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Thread: Texts About Walls

  1. #1
    Registered User BFrank's Avatar
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    Texts About Walls

    Hello Everyone,
    I am currently putting together a one-semester course, and I need a little help. The goal fo the course is to teach students to write meaningfully about literature with a focus on the rhetorical moves and research skills essential to the critical analysis. The topic/focus of the course is "walls" and how they affect relationships. So far, I have the following texts:

    “Mending Wall” Frost
    The Wall Pink Floyd
    “The Wall” Sartre
    “Bartleby: A Tale of Wall Street” Melville
    “The Yellow Wallpaper” Gilman
    “The Great Wall of China” Kafka
    The Secret Garden Burnett
    “The Cask of Amontillado” Poe
    “In the Cage” Henry James
    The Curious Incident of the Dog in the Night-Time Haddon
    The Diving Bell and the Butterfly
    Bauby
    The Reason I Jump: One Boy's Voice from the Silence of Autism
    Higshida

    I also have a cache of theory and criticism to accompany the literature.

    Do you have any suggestions? The ideal addition would be a longer canonical text that lends itself to contemporary criticism. Also, any poetry suggestions would be greatly appreciated.

    Thanks!
    Barry
    Last edited by BFrank; 11-09-2016 at 05:56 PM.

  2. #2
    On the road, but not! Danik 2016's Avatar
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    Two novels about the Wall of Berlin:
    https://www.amazon.com/They-Divided-.../dp/0776607871 or "The divided Wall" (the classic novel by Christa Wolff)

    https://en.wikipedia.org/wiki/Am_k%C...er_Sonnenallee
    Exile on the Shorter End of Sun Avenue: An Analysis of Thomas Brussig’s novel Am kürzeren Ende der Sonnenallee" (2015) Unfortunately I didn´t find the novel in English
    "You can always find something better than death."
    Jacob and Wilhelm Grimm, The Bremen Town Musicians

  3. #3
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    I've never read it, but there is The Wall, a novel by John Hersey about the Warsaw ghetto. There is also the story of Pyramus and Thisbe from Ovid's Metamorphosis, and of course Shakespeare's hilarious adaptation of it in A Midsummer Night's Dream.
    Last edited by Pompey Bum; 11-10-2016 at 01:26 PM.

  4. #4
    Internal nebulae TheFifthElement's Avatar
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    The Wall (Die Wand) by Marlen Haushofer would be perfect for your course. A book which is a lot less well known than it should be.
    Want to know what I think about books? Check out https://biisbooks.wordpress.com/

  5. #5
    Registered User mona amon's Avatar
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    I suggest two 19th century books - Little Dorrit by Charles Dickens. While all his other books have some reference to the Marshalsea prison in which his father was jailed for debt, this is THE prison book with almost all the major characters suffering imprisonment in some way or other. It opens with the two 'caged birds' John Baptist and Blandois. The whole Dorrit family is actually in the Marshalsea, and Arthur Clenham ends up there for a while. Mrs Clenham is in a prison of her own making, confined to her room, and gets Arthur clenham's real mother imprisoned for madness. Tattycoram escapes from, and then returns to her prison with the Meagles, and so on.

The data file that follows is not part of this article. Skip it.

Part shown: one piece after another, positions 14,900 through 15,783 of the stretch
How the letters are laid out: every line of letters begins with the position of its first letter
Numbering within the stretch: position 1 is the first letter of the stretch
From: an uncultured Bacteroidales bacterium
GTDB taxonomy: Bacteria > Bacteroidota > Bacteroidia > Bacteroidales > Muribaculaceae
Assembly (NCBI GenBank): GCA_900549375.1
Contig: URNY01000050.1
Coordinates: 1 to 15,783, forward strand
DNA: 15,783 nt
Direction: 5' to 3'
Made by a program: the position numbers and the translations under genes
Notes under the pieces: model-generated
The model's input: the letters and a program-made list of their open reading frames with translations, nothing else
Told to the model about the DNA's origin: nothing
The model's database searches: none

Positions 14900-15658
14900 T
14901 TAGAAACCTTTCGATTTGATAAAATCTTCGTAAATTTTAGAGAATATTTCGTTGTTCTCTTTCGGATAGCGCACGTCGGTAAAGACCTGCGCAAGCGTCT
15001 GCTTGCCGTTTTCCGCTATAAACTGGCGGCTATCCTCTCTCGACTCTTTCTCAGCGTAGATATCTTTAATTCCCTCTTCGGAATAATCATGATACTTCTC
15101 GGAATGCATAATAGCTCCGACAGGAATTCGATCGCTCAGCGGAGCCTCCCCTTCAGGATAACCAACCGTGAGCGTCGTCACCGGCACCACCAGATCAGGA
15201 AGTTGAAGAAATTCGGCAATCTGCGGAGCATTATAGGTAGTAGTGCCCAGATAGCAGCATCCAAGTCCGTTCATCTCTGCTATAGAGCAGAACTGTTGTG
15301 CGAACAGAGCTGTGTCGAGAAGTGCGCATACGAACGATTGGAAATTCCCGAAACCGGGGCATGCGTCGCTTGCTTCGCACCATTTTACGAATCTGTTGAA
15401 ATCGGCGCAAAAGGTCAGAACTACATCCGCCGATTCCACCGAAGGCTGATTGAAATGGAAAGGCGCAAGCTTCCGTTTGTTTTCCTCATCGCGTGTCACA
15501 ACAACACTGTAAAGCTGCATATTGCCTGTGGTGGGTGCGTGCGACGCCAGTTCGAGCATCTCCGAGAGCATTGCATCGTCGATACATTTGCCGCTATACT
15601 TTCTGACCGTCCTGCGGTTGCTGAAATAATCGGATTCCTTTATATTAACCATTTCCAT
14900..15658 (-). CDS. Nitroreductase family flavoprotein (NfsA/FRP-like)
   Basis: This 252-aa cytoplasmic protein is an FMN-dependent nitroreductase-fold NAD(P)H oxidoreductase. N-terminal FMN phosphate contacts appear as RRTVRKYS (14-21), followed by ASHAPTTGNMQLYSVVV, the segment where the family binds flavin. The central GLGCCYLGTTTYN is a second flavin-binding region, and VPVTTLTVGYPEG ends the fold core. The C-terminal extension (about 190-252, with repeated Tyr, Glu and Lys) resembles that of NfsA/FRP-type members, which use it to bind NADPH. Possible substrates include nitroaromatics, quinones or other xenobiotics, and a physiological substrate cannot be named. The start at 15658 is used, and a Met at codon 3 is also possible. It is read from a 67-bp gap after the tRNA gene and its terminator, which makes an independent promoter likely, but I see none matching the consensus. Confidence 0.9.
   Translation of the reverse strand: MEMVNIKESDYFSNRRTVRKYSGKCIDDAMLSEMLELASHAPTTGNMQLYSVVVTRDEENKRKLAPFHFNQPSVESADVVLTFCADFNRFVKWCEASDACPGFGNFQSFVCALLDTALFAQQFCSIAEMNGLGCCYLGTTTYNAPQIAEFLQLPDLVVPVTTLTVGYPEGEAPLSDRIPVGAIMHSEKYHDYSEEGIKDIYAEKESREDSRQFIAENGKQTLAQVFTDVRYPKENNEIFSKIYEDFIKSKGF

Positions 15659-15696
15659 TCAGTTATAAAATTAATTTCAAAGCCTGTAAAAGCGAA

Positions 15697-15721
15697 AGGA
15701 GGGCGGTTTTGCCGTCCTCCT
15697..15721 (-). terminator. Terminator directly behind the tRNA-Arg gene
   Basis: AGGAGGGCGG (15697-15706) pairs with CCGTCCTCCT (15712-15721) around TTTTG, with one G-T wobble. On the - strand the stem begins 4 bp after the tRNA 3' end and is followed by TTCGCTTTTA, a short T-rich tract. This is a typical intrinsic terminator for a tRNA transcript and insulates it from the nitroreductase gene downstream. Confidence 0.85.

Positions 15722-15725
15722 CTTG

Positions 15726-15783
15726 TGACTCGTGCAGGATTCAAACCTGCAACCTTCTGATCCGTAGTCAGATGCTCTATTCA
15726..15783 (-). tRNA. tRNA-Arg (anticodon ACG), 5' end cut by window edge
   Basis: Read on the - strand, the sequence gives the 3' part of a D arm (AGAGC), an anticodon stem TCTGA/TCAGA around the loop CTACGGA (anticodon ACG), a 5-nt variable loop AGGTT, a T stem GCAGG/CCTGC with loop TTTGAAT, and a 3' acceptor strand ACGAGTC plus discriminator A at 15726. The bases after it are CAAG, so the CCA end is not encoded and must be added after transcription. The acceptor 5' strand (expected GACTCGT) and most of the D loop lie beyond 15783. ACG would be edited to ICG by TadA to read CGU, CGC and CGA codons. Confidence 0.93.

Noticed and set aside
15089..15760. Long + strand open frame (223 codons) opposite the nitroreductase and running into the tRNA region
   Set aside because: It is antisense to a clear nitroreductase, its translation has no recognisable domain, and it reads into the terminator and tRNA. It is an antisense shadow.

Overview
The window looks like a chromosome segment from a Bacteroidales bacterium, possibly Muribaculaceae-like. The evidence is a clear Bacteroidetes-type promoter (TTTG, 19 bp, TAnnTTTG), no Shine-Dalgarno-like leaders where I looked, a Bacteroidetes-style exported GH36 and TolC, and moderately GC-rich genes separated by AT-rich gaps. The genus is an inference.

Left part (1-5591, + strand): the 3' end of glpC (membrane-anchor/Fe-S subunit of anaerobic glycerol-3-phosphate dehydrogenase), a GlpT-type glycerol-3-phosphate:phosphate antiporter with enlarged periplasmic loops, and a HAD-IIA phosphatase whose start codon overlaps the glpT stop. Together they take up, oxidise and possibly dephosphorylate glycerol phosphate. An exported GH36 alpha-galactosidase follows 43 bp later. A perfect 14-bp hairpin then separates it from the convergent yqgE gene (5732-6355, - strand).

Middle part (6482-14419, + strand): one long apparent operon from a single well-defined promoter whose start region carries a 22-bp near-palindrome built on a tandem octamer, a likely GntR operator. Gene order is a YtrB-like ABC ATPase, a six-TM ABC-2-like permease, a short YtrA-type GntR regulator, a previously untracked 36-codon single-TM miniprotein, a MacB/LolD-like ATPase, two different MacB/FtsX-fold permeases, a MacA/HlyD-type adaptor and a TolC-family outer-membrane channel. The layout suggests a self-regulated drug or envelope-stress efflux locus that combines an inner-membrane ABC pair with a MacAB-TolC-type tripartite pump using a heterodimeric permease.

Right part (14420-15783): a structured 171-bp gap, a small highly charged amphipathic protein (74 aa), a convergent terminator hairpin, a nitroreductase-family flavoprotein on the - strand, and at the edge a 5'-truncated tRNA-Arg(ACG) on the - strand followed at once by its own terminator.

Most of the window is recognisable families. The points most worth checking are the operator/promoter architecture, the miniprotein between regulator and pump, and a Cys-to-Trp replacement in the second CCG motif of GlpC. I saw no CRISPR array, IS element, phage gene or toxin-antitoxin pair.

The other is Villette by Charlotte Bronte. Viewed from a certain perspective it is all about women enclosed by walls - the sick room, the girls' school, the convent, the forbidden walled garden which is an enclosure within the enclosure of the school, and so on.
    Exit, pursued by a bear.

  6. #6
    Registered User prendrelemick's Avatar
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    There is a wall in Game of thrones I believe. A supposed dividing line between civilisation and barbarism.

    Also Pyramus and Thisbe from classical times.
    ay up

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    Quote Originally Posted by prendrelemick View Post
    Also Pyramus and Thisbe from classical times.
    Good thinking, Prend. Imitation is the sincerest form of plagiarism.

    Quote Originally Posted by Pompey Bum View Post
    There is also the story of Pyramus and Thisbe from Ovid's Metamorphosis, and of course Shakespeare's hilarious adaptation of it in A Midsummer Night's Dream.

  8. #8
    Registered User BFrank's Avatar
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    Wow! Thank you everyone for the smart and helpful responses. This is very helpful!

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    Registered User kev67's Avatar
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    The book I am reading currently, We by Yevgeny Zamyatin, has a wall in it: the Green Wall, which the inhabitants of the One State never cross.
    According to Aldous Huxley, D.H. Lawrence once said that Balzac was 'a gigantic dwarf', and in a sense the same is true of Dickens.
    Charles Dickens, by George Orwell

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